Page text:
Do I rat on a friend?

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A person doesn't necessarily have to give a concrete reason for a divorce. If it just doesn't work anymore, it's better to step out of it for both parties (unless there are kids involved, which makes it more complicated).
A damaged trust in your partner can perfectly cause this feeling of 'not working anymore' and is by no means "superficial", in my opinion.



will.15's Avatar
Semper Fooey
It doesn't really matter what you're certain of, or what someone would advise. That's completely beside the point. Though even then, you assume a level of certainty that doesn't exist in real life. You can't simply declare "and they've been loyal since," because there's no way to know that. And plenty of reason to doubt it, if they've shown themselves willing to violate that trust before. This makes the question abstract at best.

When you learn of the infidelity, your ability to trust that person is damaged. And not being able to trust someone is a pretty darn good reason not to be married to them.
It is a good reason not to marry them if you find out before the marriage. In the scenario that you have been going along with, it is understood there was no infidelity during the marriage and while that might create a problem when it is discovered after the fact, it is ultimately inconsequential. After ten year of faithful marriage they deserve your trust. People mature, you know, and grow. I guarantee you no mainline Christian pastor would have much sympathy with the notion of divorcing someone for straying during an engagement discovered years later if that is the sole reason. A person who would do that is an incredibly un Christian-like, unforgiving, judgmental person.
person.
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It reminds me of a toilet paper on the trees
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If I had a steak, I would f**k it!
I think we all know that minding your own business has limits. You wouldn't say it if someone were planning to commit a crime. Or if they were planning to run out on their family suddenly, or something. The only question is whether or not actively cheating on someone they're about to marry rises to the necessary level. But there's no real universal principle that can be applied here--that's why it's a difficult question, and presumably why it was asked.
You are a wise person



It is a good reason not to marry them if you find out before the marriage. In the scenario that you have been going along with, it is understood there was no infidelity during the marriage and while that might create a problem when it is discovered after the fact, it is ultimately inconsequential. After ten year of faithful marriage they deserve your trust. People mature, you know, and grow. I guarantee you no mainline Christian pastor would have much sympathy with the notion of divorcing someone for straying during an engagement discovered years later if that is the sole reason. A person who would do that is an incredibly un Christian-like, unforgiving, judgmental person.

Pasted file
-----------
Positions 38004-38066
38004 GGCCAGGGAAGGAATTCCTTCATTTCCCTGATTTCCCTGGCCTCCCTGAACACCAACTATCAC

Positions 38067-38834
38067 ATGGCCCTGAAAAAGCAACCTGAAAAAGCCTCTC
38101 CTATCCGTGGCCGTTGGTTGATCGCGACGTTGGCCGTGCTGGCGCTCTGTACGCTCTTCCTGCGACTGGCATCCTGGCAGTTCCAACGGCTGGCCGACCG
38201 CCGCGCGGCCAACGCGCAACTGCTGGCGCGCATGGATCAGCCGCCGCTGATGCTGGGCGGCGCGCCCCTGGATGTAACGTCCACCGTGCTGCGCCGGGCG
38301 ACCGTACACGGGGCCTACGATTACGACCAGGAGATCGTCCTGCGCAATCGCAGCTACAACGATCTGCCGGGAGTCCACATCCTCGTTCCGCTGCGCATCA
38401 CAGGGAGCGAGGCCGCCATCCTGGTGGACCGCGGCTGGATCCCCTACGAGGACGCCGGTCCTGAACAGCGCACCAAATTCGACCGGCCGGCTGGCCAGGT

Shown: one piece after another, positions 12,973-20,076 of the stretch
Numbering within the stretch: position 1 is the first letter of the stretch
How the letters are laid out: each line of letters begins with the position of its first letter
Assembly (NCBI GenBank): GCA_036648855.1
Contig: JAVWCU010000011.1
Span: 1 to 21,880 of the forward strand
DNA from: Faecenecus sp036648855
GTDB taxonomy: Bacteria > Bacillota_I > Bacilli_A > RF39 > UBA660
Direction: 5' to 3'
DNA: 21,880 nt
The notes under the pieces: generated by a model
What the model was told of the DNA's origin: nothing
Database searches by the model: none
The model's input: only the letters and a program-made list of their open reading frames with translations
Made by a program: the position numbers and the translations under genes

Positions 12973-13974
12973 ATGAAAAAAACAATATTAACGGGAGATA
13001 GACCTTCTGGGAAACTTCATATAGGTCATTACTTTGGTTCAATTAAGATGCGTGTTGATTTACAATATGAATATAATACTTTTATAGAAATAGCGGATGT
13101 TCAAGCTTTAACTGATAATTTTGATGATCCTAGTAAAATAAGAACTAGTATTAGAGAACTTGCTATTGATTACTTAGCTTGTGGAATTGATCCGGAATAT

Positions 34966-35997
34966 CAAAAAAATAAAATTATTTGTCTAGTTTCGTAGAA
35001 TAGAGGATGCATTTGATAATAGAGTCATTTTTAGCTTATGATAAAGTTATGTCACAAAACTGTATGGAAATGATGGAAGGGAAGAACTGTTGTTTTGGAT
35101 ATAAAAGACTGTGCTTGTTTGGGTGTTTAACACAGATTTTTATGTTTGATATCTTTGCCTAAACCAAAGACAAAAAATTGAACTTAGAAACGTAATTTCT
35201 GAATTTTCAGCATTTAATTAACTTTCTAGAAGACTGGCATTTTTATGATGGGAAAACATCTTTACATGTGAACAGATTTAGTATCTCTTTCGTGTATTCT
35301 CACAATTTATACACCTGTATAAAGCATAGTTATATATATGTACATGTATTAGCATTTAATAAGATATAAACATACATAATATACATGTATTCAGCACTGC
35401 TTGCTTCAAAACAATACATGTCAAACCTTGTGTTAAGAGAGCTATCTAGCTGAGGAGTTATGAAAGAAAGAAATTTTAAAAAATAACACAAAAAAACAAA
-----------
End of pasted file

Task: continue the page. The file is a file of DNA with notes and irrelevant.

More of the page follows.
person.
The "scenario" you mention doesn't exist in reality. Nobody has relationship omniscience. And most people, not having that omniscience, would wonder how much they could trust someone if they learned they had betrayed them that way before. And for good reason.



will.15's Avatar
Semper Fooey
If someone wanted to divorce their wife for being unfaithful before they actually got married, but during the actual engagement or dating period... more than likely, there would be other factors at play for why the man (or woman, if it's an unfaithful man) would seek a divorce. Like maybe she hasn't been the best wife, but upon learning this new information, that finally broke the camel's back.

And you know what? That's something that might -- and probably will be the case, I suspect -- happen with this lady if she marries this guy she's currently cheating on. She'll probably be a weak wife. She might not be the best there could be. The husband could always feel this way, but there would be nothing to leave her for... until he learns about what she did in the past. You can't act like it's definitely going to be a happy marriage until she comes out about her past. It absolutely may not be. And with a woman like this -- with what we know of her character -- well, she might not be good to him.
I wasn't talking about her. I was responding to Yoda's notion that in general finding out your marriage partner was unfaithful before you got married would be by itself a marriage killer. I guarantee there are a lot of happily married couples that don't know their partner strayed before they tied the knot.

In this case, what we have is something that can go two ways. Either she starts an outright affair with this guy or she cuts it off. She is clearly at the moment not currently comfortable in the relationship. If I was a betting person, I would bet there isn't going to be a marriage. Let nature take its course no matter what happens.



will.15's Avatar
Semper Fooey
If they have been faithful for something like a decade, you should be able to trust them. They might be more trustworthy because they has their little fling before they tied the knot. They got it out of their system already. Before marriage screwing around is not adultry.



If they have been faithful for something like a decade
Which you don't know, and have reason to doubt if they've just told you they betrayed you before.

I'm not sure what part of this isn't getting through, but I'm not doing another lap on this. You go ahead and live by those relationship rules. They're not everyone's, though, which is all that's necessary to make the point.